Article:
A letter to those who will be caring for someone who needs help
I wish I'd known how frustrating — and fulfilling — being a caregiver would be
Dear Future Caregiver,
As I look back on the transformative journey I’ve embraced as a caregiver to a person with sickle cell disease — its ups and downs, joys and frustrations, and profound sense of purpose — I want to impart some invaluable insights I dearly wish I had known before stepping into the role.
First and foremost, I wish someone had told me just how frustrating and exhausting caregiving can be. There have been moments when I’ve felt like I was running on empty, drained both physically and emotionally. I wish someone would have told me about the immense sacrifice it would require — of time, of money, and even of a part of yourself.
I also wish someone had conveyed to me the deep sense of fulfillment and gratification that comes from knowing your efforts are making a difference.
Becoming a caregiver is a full-time role and responsibility, even when it’s to someone who isn’t a loved one. There are no days off, and it can be scary. Whenever you feel overwhelmed, however, remember the person who depends on your care. That’s a powerful motivator to reset your thinking.
I now understand the importance of staying organized and preparing for the worst.
My journey began with caring for my little cousin. I had a medical background, which helped to some extent, but what I needed most was to be prepared for the emotional challenges that come with caregiving.
There were nights when I longed for a good night’s sleep after a long shift at work, only to be awakened because my cousin was in crisis. I’d find myself tending to her, sponging away the fever, administering pain medication, and, on occasion, rushing her to the emergency room. My house became a mini-medical supply store, and my first-aid kit overflowed with IV fluids and supplies. It was overwhelming.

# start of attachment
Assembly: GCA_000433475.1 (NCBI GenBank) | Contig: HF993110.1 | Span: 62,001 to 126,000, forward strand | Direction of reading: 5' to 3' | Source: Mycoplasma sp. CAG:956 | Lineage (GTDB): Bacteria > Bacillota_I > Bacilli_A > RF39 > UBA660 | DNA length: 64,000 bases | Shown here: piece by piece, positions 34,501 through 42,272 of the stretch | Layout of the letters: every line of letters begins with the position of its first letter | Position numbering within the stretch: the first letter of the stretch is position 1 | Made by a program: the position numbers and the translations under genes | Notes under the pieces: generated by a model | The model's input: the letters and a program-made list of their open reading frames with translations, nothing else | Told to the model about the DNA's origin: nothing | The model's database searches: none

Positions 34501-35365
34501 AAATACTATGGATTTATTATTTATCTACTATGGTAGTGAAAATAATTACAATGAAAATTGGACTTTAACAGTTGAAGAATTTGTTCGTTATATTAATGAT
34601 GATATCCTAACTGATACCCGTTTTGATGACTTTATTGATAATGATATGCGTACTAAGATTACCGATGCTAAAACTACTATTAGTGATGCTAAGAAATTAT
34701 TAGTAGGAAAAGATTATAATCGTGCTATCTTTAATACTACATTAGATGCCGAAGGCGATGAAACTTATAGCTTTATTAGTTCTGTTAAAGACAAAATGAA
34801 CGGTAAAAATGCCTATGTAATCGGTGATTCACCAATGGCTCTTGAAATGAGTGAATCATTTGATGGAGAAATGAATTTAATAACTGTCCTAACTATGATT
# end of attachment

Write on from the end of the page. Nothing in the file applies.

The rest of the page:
You’ll learn that planning is key. You can’t do things on a whim when you’re responsible for someone’s well-being. Think ahead, consider who can step in when you’re unavailable, and communicate with teachers and other guardians to make sure your loved one’s needs are met.
You’ll find that the emotional toll of caregiving is very real. Resentment may creep in when you feel your life is put on hold.
It’s crucial to shift your perspective on the role, however. See this new responsibility as a journey, an opportunity to excel and make a positive impact. Maintain a positive attitude, especially when faced with the challenges of a progressive illness. Be the cheerleader your loved one needs, encouraging them to fight and stay strong. Remember, your strength will inspire them to keep going.
Seek support from others as you support your charge. Join support groups, reach out to friends, and don’t be afraid to ask for help. The caregiving community is a powerful one, filled with people who understand your struggles and can offer valuable advice.
Above all, don’t forget to take care of yourself. Find time to relax and enjoy life’s little pleasures. You can give your best only when you’re at your best.
As a caregiver, you are embarking on a challenging but deeply meaningful journey. Know that your efforts are making a difference, and you’re not alone. Embrace the role with love, compassion, and the knowledge that you are having a positive impact on someone’s life.
With care and support,
A fellow caregiver
Note: Sickle Cell Disease News is strictly a news and information website about the disease. It does not provide medical advice, diagnosis, or treatment. This content is not intended to be a substitute for professional medical advice, diagnosis, or treatment. Always seek the advice of your physician or other qualified health provider with any questions you may have regarding a medical condition. Never disregard professional medical advice or delay in seeking it because of something you have read on this website. The opinions expressed in this column are not those of Sickle Cell Disease News or its parent company, BioNews, and are intended to spark discussion about issues pertaining to sickle cell disease.